You’re stuck at home during the coronavirus pandemic, and maybe you’re spending lots of time keeping up with family and friends. But here’s an idea: Why not make a podcast? Not that you should stop actually talking to the people you like and love, but as a home project, making a podcast is a lot of fun.
And if you’re a musician, or you have kids, you can do a lot more than just monologuing into your iPhone’s mic. You can talk, add music, interview other family members, and anything else you can think of. Then, your friends and family will have a cool show to look forward to every day, or however often you publish.
Record and publish a podcast from home
These days, people spend a lot of time sending voice messages back and forth via services like WhatsApp, iMessage, Telegram and so on. Which is to say, we’re all accustomed to recording, sending and listening to short audio clips. The only real difference with a podcast is that it’s a kind of a broadcast — one to many, instead of the one-to-one nature of a voice message.
The podcast name gets abused in all kinds of ways. Spotify uses it to refer to its streamed audio programs, for example. But for a podcast to really be a podcast, you need to make it available as an automatic download. That is, whenever you publish a new episode, it will automatically appear in your friends’ podcast apps.
So, today we’ll see how to record a podcast, how to quickly edit it to remove screwups or add music, and how to publish it, privately, for people to listen.
How to record a podcast
This isn’t a guide to making a pro-level podcast. For that, we already have a couple of good guides: Podcasting 101: What you need to get started on Mac, and How I record podcasts on iPad only. Today, all we want is a way to record audio, and then make it available. You can use the built-in Voice Memos app on your iPhone or iPad. Or, on a Mac, you can use either the Voice Memos app (in macOS Catalina) or QuickTime (all versions of macOS).
On the iPhone, the built-in mic is probably good enough. On the Mac, you might prefer to plug in your EarPods and use those — unless you have the latest 16-inch MacBook Pro, which has amazing microphones built in.
And of course you can use any other app you choose. Something like the amazing Ferrite Recording Studio would work well. Ferrite is free to download and use, with an in-app purchase for pro features. It does everything, from recording to editing to spitting out a perfect audio file for sharing.
However you choose to record podcast audio, remember that you also may need to edit that recording.
Editing your personal podcast
Editing can be as simple as chopping off the beginning and end of the clip to tidy it up, or as deep as inserting music clips and adding effects and EQ to the audio.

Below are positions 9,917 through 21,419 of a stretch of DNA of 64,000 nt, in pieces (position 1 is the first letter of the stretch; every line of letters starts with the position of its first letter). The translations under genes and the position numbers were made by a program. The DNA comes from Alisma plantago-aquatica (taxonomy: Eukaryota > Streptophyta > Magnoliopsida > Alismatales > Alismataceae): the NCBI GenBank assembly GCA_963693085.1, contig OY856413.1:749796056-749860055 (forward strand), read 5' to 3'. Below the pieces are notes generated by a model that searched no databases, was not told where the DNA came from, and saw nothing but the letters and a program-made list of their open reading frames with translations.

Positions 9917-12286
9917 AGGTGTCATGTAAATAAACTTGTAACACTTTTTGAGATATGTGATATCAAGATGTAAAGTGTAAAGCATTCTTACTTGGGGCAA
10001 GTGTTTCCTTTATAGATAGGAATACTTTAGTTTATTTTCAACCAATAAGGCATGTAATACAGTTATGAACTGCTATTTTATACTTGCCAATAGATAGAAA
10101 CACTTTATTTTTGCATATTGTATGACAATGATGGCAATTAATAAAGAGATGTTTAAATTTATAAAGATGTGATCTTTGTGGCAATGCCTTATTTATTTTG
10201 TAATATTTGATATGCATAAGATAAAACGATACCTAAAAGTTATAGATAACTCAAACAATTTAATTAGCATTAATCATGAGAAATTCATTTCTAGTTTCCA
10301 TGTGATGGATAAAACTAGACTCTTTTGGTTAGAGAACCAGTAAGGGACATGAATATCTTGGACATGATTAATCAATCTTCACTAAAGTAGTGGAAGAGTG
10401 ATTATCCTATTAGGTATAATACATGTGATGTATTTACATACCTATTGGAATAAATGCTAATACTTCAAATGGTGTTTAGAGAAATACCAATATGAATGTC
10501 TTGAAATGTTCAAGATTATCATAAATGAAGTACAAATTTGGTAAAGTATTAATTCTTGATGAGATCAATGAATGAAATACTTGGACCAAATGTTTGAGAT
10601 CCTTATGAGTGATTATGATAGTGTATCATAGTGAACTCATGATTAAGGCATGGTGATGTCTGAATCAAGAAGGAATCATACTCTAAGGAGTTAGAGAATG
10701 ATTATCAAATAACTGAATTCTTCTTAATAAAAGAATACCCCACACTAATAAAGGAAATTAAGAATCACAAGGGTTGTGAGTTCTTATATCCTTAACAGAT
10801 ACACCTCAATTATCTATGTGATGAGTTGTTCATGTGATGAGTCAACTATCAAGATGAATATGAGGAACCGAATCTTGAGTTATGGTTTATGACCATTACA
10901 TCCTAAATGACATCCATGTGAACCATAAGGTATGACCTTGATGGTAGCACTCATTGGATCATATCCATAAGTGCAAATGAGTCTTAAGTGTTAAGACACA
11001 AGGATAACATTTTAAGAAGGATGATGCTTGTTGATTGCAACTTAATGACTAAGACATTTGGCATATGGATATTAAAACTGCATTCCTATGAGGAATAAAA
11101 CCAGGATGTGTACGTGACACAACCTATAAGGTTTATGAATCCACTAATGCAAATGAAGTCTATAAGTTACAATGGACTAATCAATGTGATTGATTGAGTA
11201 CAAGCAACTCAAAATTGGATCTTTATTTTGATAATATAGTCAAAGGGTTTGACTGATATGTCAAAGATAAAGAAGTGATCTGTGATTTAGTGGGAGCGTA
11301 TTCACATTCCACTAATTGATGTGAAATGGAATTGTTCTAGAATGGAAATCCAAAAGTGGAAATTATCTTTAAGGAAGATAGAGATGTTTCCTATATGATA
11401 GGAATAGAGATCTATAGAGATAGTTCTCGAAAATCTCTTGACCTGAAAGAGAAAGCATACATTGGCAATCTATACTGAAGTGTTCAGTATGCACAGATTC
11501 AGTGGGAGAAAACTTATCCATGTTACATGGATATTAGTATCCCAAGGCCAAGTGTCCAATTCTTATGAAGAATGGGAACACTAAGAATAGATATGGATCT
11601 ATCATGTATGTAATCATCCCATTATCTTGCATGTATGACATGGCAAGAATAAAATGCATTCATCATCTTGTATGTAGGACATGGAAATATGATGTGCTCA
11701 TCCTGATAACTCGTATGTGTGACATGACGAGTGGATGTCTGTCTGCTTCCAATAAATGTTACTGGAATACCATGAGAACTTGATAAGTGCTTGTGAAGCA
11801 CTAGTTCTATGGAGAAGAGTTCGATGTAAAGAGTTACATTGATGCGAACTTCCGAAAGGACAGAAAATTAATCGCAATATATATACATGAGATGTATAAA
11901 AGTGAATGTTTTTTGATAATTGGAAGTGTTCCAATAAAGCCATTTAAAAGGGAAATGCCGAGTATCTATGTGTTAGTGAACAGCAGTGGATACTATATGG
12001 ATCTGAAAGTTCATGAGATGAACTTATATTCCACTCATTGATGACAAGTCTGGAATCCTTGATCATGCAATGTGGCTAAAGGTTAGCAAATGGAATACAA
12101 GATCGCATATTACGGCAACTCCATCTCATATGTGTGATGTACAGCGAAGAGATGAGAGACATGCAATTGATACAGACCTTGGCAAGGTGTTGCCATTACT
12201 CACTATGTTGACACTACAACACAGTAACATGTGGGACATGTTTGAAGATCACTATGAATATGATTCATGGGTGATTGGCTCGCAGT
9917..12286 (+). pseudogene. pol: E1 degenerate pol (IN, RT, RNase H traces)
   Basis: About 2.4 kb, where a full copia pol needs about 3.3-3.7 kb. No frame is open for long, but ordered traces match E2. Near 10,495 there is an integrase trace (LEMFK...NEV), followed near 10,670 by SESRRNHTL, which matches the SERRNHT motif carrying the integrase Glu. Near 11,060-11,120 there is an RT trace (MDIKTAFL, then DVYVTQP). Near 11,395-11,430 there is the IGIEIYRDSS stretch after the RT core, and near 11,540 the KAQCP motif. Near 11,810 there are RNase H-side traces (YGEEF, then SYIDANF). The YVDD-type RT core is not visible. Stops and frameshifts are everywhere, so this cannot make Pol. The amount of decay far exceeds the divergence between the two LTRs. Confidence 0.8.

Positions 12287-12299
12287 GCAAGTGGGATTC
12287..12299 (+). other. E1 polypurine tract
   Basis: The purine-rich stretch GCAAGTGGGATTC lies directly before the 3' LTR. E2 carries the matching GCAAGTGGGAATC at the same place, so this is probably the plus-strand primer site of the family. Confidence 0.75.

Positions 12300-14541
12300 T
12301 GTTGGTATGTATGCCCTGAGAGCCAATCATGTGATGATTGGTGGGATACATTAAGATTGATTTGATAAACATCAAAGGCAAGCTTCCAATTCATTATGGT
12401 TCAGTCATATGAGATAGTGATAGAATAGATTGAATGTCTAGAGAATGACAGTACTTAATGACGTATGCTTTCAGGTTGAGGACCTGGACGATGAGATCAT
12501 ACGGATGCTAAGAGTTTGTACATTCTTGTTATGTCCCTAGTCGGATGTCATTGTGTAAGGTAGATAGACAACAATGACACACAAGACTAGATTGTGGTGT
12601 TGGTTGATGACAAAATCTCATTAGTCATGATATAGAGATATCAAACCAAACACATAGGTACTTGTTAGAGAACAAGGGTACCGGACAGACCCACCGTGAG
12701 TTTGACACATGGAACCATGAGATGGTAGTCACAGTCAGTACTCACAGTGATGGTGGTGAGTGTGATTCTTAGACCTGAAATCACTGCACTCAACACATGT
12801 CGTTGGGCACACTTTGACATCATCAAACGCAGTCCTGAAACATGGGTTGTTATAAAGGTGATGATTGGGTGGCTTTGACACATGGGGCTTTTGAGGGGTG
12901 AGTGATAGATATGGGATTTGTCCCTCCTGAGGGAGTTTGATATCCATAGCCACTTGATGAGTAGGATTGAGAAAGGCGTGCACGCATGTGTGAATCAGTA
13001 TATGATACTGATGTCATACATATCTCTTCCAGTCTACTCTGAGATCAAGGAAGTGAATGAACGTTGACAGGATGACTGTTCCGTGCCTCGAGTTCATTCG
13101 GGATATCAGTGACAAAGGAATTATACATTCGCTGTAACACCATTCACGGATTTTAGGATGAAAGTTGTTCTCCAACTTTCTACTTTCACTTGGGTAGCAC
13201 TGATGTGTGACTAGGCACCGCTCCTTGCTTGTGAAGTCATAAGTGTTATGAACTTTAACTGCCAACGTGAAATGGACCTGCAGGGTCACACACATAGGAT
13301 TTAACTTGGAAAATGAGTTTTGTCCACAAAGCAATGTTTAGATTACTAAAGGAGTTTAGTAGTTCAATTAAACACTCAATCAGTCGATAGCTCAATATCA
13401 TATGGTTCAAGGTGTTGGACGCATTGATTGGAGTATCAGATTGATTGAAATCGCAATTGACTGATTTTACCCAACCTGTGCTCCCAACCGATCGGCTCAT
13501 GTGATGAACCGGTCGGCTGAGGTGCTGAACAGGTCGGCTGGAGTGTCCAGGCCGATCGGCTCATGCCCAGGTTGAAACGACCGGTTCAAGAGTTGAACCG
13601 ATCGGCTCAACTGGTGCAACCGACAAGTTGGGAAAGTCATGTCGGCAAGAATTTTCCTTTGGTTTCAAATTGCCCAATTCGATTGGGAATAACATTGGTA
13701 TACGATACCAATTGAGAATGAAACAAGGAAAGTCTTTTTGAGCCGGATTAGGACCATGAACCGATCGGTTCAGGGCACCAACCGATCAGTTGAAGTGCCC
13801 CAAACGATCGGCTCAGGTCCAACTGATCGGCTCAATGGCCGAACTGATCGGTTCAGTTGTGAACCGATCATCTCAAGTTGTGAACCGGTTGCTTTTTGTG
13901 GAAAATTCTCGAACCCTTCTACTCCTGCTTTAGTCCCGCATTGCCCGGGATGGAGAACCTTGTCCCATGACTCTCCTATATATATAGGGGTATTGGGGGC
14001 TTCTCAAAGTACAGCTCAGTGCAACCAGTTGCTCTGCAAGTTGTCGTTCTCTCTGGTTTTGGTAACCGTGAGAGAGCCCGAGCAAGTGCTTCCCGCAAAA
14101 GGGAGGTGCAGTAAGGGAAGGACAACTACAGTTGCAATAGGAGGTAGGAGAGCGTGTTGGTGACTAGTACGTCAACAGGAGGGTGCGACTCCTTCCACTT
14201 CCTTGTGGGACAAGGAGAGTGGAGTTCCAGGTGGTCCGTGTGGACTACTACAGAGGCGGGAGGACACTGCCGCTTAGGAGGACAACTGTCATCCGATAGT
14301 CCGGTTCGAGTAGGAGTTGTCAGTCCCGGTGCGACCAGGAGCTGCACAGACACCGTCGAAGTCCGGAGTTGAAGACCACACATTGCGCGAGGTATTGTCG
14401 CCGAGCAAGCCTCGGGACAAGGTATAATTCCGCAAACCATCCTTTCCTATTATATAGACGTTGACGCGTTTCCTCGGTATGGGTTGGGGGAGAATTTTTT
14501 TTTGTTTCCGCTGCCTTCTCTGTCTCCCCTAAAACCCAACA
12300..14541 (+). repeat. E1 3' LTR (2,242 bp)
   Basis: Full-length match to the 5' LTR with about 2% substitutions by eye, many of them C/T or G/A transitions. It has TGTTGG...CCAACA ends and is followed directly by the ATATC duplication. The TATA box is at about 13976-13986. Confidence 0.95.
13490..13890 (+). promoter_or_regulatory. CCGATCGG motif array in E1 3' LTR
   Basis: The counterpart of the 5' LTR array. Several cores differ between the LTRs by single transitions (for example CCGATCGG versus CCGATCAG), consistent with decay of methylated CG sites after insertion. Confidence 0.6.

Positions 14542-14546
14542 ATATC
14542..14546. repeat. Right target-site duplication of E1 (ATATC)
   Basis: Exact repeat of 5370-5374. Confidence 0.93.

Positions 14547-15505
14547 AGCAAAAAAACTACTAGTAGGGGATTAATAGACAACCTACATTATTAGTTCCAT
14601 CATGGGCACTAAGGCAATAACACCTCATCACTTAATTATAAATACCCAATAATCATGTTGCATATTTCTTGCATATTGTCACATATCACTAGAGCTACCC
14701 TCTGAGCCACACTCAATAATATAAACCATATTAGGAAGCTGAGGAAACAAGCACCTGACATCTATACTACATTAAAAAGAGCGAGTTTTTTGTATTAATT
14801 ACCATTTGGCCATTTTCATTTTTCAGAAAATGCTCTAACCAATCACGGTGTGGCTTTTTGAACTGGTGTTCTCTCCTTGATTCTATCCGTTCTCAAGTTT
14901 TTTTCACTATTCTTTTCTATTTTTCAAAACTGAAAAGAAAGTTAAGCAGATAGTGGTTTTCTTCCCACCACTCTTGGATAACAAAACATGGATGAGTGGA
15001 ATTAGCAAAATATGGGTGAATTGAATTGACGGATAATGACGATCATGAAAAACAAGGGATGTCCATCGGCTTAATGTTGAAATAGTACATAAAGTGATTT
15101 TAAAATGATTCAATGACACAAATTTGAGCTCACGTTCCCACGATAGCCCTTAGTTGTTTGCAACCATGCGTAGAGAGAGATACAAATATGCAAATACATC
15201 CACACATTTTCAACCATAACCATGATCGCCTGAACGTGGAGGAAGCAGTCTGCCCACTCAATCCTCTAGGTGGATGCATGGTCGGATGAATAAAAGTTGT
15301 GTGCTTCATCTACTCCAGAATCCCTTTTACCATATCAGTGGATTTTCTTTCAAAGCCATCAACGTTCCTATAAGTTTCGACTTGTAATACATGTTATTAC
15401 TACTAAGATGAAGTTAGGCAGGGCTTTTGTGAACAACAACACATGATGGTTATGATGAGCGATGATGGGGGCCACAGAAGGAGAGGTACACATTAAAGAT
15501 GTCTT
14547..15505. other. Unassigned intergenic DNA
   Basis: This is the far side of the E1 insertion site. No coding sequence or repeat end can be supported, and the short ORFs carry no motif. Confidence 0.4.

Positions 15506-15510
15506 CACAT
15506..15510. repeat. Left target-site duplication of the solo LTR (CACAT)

If you’re using the iOS Voice Memos app, you can edit right there. Just hit the share button and choose Edit Recording from the list. You can then trim the audio, or replace sections. It’s all very straightforward, but we have a more in-depth guide if you want to see what’s possible.
If you want to assemble several clips together — for instance, maybe you want to add a recording of that cute thing your baby said, or you want to add a song or music clip — you’ll need something more powerful. On the Mac and iOS, GarageBand is a great, free option, although it’s probably overkill for this task. You also could try MultiTrack DAW, a free iOS app for editing, or Twisted Wave, which is an app for Mac and iOS, but which also can be used in the browser for basic cuts.
To sum up, my preference is Ferrite, but that’s iOS-only. Otherwise, GarageBand is a great bet, for any Apple OS.
Publishing your family podcast
This is the interesting part. For a podcast to actually be a podcast, you should upload it somewhere, and make it available for automatic download via RSS feed. That way, your family can just put the feed into their podcast app, and new episodes will just show up.
If you want to do this, the easiest and cheapest way is to use JustCast. Create an account, connect it to your Dropbox, and then all you have to do is drop new podcasts into a Dropbox folder. JustCast takes care of the rest. Usually, hosting a podcast in Dropbox is not a great idea, thanks to bandwidth concerns, and the fact that you can easily screw things up. But in this case, it’s perfect, as you will only have a handful of subscribers, all of whom you know. Justcast is free for limited use.
Another alternative is SoundCloud, but you’ll have to manage the privacy issues there. In theory, the JustCast feed may be public, but it’s unlikely anyone will discover it.
Or you could use Microblog to make a microcast. This uses the Wavelength app to record and publish the podcast to your own micro.blog feed, but this isn’t private, either.
The direct-publishing option
Finally, you might use the simplest option: Just drop the podcast file into your messaging app of choice. If you set up a group chat with your friends and family, then you only have to drop the file into the group chat, and they can all listen whenever they like.
This is not only the simplest option, but it’s also the best if you have family members who don’t already listen to podcasts. Instead of walking them through installing an app and subscribing to your private podcast, you can just send it to the group in an app they already use, whether that’s WhatsApp or iMessage.